By Judith Sotir
People often comment on the quality of my lab staff. They ask me my secret for getting the best and most talented candidates. My answer is: flexibility. Yes, I work in an ed-tech environment, but I never consider a person’s background in technology as a key factor in whether I should or shouldn’t hire him/her. I’ve learned that tech skills can be taught. Indeed, they change so often that even the most highly skilled technicians would be at a loss if they didn’t keep up. Instead, I look for a great teacher who is able to effortlessly share her knowledge with students, and someone who is flexible enough to try out new apps and ideas without a sense of dread.
I’ve also built-in my own openness to the mix. Whenever we’re faced with a changing set of circumstances, such as a new grant that takes us in a different direction, I open the floor to ideas. How should this be approached? What’s the best and most efficient way of developing the educational plan to effectively teach this new subject area? Which apps would make this content easier for students to access?
A simple example is the development of hotlists for subject areas. We had lists of Websites. Lots and lots of lists. My specialists said that while the lists were useful, there were several aspects that they found frustrating. One issue was that students had a difficult time accessing the sites because the URLs were impossible to type correctly. We found that apps such as Tiny URL would solve that problem, though students still had to type out something to get to the site. Another issue was that it was difficult to add to the printed lists, and we ended up throwing out a lot of lists when we needed to update. Our solution was to switch to a web-based list that could be printed (and updated) as needed but was, unfortunately, specific to the computers in our labs. Both of these tools worked but never offered the usability that we really wanted to achieve. We tried putting the lists on disks, but those too became outdated pretty quickly.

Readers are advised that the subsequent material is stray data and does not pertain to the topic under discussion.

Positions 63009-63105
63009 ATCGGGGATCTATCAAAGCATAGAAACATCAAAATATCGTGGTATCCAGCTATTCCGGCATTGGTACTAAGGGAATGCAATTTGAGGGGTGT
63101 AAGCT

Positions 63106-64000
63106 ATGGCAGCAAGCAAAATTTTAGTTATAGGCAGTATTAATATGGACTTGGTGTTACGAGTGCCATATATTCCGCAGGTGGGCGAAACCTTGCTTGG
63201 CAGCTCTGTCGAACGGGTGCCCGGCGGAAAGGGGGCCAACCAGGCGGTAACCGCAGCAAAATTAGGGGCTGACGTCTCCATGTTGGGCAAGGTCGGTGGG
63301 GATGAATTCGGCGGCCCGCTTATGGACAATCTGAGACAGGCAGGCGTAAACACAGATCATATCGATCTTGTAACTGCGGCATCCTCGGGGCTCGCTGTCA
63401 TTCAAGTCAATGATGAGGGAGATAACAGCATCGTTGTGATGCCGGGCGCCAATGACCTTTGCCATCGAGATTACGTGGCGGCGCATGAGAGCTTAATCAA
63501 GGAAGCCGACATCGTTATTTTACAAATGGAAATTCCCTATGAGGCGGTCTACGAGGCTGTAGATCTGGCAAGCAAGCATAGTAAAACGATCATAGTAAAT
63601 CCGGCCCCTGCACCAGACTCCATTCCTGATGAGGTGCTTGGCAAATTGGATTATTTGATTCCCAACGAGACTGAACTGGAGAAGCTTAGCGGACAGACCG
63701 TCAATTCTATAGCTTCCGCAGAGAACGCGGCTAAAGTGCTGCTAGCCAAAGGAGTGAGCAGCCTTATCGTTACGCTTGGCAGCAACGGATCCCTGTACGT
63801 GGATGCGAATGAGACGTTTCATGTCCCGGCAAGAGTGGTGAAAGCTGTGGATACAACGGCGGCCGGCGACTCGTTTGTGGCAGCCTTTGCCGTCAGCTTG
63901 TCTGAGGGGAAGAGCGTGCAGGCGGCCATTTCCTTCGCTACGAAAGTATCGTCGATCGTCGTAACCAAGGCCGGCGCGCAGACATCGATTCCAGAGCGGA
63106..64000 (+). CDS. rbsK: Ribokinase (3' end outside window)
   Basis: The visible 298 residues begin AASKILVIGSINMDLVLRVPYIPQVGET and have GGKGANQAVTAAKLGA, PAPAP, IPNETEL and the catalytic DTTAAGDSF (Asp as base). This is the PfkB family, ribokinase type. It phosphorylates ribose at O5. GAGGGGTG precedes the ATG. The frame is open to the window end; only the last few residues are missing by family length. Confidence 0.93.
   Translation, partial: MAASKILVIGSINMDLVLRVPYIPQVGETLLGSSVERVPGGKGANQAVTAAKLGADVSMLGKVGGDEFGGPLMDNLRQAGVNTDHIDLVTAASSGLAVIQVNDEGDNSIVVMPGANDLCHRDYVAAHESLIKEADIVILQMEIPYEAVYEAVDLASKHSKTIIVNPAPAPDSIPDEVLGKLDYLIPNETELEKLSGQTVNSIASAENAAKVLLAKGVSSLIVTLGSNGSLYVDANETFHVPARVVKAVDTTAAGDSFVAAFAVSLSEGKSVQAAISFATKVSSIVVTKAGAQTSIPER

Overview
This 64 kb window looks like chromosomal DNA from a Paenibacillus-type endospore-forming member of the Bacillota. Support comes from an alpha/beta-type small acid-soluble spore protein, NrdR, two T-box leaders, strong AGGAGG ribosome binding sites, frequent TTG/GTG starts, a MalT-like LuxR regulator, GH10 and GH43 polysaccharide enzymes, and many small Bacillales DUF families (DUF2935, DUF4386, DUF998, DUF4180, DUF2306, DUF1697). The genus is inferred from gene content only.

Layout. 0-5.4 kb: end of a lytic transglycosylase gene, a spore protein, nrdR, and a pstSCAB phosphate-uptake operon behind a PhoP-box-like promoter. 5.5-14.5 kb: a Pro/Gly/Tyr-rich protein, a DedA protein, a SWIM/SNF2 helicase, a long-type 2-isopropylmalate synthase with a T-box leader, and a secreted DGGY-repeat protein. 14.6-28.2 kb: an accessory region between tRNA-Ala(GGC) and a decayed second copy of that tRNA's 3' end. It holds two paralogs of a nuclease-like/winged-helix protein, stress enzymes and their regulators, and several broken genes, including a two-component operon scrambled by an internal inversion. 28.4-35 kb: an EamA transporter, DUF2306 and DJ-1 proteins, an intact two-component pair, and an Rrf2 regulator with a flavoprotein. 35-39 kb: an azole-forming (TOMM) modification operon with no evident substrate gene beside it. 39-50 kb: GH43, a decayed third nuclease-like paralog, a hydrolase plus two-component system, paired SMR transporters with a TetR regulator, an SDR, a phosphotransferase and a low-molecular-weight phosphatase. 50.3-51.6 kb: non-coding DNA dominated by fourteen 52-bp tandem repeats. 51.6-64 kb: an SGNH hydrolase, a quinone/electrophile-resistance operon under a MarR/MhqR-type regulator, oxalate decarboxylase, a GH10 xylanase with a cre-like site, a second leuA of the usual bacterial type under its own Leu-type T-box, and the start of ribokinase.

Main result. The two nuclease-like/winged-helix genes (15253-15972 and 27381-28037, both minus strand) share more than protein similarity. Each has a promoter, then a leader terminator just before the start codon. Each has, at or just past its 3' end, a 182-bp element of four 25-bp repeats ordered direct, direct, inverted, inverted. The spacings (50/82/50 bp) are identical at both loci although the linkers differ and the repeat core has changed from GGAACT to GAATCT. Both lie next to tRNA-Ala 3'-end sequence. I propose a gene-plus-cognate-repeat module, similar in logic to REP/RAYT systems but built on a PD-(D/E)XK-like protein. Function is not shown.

One day I was reading through the blogs and found a site called Filamentality which gave us the ability to create hotlists of Websites that we could add to a blog site. Suddenly we had the kind of tool that actually worked for giving students and instructors the access to the academic Websites they needed, was available to them wherever they had Internet access, and could be updated and shared immediately by accessing one simple web address. A sample of the Filamentality hotlists can be seen on our AELC Instructor Blog. These can be organized by area, and a simple click on the title of the URL would take students exactly where they should be on the site. Although the other methods worked, this method had the flexibility to allow for immediate changes as new Websites became available. Even though the original lists took a lot of effort to put together, this newer system accomplished the same goal, but in more efficient way. Overnight we switched to the hotlists, and our ability to share the Websites increased dramatically.
Change is always difficult, especially in education. Educators are always pressed for time, and change requires effort. You have to learn a new application. You have to take what you previously had (which may still be somewhat effective) and change it to the new format. Often it means tossing out the old ideas and developing a new system from the ground up. It takes a certain amount of courage to move from the old “If it isn’t broken why fix it?” mentality. Ed-tech is all about change. What is new and exciting today is old news in six months. You don’t need to change constantly, but you do need to assess constantly and review new apps and ideas with the idea that they can make your program or classroom, work more effectively.